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Harvesting blood stem cells for transplantation

Last Update: December 30, 2016; Next update: 2019.

Blood stem cells used to be taken mainly from bone marrow, where they develop. Nowadays it is also possible to filter stem cells directly out of the bloodstream. The first method is called a bone marrow transplant, and the second method is called a peripheral blood stem cell transplant.

The donor’s body replaces the donated bone marrow or blood stem cells on its own within a few days. Some people feel tired during this time. It is very rare for donors to experience serious complications after donating stem cells, but temporary minor side effects are possible.

Taking stem cells from bone marrow

In order to take stem cells from bone marrow, between 0.5 and 1.5 liters of bone marrow are removed from the back of the pelvic bone (the iliac crest) using a special needle. The exact amount is determined by the concentration of stem cells in the bone marrow that is taken. To do this, the needle usually has to be inserted at different points on the bone. The stem cells are then removed from the bone marrow in a laboratory and prepared for transplantation.

Removing bone marrow is a complex procedure. The donor is given a general anesthetic, and usually spends one to two days in the hospital. In the first few weeks following the procedure, there may be bruising and pain where the needle was inserted. Some people mainly have temporary back pain. Having an anesthetic is always associated with certain risks too. And there is a risk of infection from the surgical procedure. For these reasons, stem cells are generally taken from blood nowadays.

Removing stem cells from blood

Using peripheral stem cells has the advantage that no anesthetic is needed and you do not have to stay in the hospital. The blood usually only contains very few stem cells, so four to five days before the procedure is carried out a drug is injected under the skin (subcutaneously) once or twice. This drug is a growth factor known as GCSF (granulocyte colony-stimulating factor). It stimulates the movement of more blood stem cells from the bone marrow into the bloodstream.

After a few days, when there are enough stem cells in the blood, the blood is taken from a vein in one arm and passed along a tube into a special centrifuge called an apheresis machine. Here the stem cells are separated from the blood (a process known as apheresis). The blood is then returned to the body through another tube that goes into a vein in the other arm. Apheresis takes about two to three hours. The procedure of removing blood stem cells is usually carried out in an outpatient setting. In order to obtain enough blood stem cells, though, it often needs to be repeated once or twice in the days following the initial procedure.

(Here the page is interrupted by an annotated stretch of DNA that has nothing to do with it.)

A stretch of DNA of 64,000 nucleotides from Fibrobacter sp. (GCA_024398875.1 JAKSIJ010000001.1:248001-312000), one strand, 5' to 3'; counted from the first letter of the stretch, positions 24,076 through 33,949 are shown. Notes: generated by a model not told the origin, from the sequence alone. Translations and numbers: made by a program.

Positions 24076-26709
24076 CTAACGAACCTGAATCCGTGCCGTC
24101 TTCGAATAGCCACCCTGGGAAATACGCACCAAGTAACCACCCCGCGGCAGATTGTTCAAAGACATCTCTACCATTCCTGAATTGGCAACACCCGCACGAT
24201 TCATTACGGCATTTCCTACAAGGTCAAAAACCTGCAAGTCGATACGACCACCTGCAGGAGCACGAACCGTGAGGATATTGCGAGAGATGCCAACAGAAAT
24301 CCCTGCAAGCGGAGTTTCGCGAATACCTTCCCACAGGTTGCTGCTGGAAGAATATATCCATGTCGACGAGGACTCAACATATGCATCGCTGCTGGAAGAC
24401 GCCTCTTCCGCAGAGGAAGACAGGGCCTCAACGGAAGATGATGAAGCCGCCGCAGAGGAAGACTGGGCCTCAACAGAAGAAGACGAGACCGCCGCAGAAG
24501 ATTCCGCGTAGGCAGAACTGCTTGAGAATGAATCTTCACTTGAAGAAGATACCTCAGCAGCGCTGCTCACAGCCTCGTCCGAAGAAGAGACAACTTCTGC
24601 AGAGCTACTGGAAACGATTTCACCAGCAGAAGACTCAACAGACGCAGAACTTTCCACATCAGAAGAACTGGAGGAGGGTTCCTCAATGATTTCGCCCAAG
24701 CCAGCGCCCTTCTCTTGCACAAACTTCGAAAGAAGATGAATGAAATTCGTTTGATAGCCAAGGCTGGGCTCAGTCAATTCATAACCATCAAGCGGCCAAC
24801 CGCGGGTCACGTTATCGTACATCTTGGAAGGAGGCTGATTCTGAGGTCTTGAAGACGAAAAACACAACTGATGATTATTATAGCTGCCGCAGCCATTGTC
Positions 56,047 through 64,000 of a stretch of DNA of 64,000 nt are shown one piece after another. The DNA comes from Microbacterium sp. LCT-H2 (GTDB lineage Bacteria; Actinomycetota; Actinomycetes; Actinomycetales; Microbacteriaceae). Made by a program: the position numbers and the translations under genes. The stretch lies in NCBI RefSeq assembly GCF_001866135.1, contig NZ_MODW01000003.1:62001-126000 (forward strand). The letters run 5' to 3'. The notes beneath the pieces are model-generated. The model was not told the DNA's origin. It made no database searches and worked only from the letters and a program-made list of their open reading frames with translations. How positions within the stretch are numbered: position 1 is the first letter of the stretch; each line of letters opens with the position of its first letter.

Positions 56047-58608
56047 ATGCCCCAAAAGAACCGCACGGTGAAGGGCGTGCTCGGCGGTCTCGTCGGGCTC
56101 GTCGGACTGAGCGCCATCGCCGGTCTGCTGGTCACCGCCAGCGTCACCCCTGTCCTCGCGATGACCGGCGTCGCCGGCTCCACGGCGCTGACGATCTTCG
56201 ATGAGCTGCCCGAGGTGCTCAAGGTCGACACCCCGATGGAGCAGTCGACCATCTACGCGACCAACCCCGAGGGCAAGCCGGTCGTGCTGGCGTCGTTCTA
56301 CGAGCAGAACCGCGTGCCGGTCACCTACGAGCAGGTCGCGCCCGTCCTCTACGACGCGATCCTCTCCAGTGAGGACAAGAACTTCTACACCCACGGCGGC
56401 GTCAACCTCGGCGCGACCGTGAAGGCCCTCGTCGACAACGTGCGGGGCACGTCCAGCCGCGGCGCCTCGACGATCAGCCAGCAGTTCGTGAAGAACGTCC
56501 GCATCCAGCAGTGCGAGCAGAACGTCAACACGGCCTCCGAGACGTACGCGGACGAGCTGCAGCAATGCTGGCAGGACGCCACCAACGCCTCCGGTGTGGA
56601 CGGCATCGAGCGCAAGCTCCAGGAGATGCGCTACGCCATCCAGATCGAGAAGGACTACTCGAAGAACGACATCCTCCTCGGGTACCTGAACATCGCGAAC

The advantage of harvesting the stem cells from blood instead of from bone marrow is that it doesn’t require the use of a general anesthetic.

But there may still be side effects. The growth factor drug may cause temporary problems such as joint pain, headaches or bone pain.

Umbilical cord blood

Another possible source of stem cells is umbilical cord blood and blood taken from the child’s part of the placenta. With the parents’ consent, this blood can be donated anonymously to a public umbilical cord blood bank. There are also private umbilical cord blood banks that can be paid to store a child’s umbilical cord blood for the child’s own use. Based on current scientific knowledge, however, it is highly unlikely that the newborn child will benefit from the blood later in life. The most common cancers that affect children and teenagers, such as leukemia, can’t be treated using their own stem cells. This is because the stem cells that were taken at birth may already have included cancer cells, which would then be transferred back into the body.

Stem cells harvested from umbilical cord blood are currently only transplanted to other people.

Sources

  • Chen SH, Wang TF, Yang KL. Hematopoetic stem cell donation. Int J Hematol 2013; 97(4): 446-455.
  • Cohen Y, Nagler A: Umbilical cord blood transplantation--how, when and for whom? Blood Rev 2004, 18(3): 167-179. [PubMed: 15183901]
  • Körbling M, Freireich EJ. Twenty-five years of peripheral blood stem cell transplantation. Blood 2011; 117(24): 6411-6416. [PubMed: 21460243]
  • Reimann V, Creutzig U, Kögler G. Stem cells derived from cord blood in transplantation and regenerative medicine. Dtsch Arztebl Int 2009; 106(50): 831-836. [PMC free article: PMC2801068] [PubMed: 20049094]
  • IQWiG health information is written with the aim of helping people understand the advantages and disadvantages of the main treatment options and health care services.

    Because IQWiG is a German institute, some of the information provided here is specific to the German health care system. The suitability of any of the described options in an individual case can be determined by talking to a doctor. We do not offer individual consultations.

    Our information is based on the results of good-quality studies. It is written by a team of health care professionals, scientists and editors, and reviewed by external experts. You can find a detailed description of how our health information is produced and updated in our methods.

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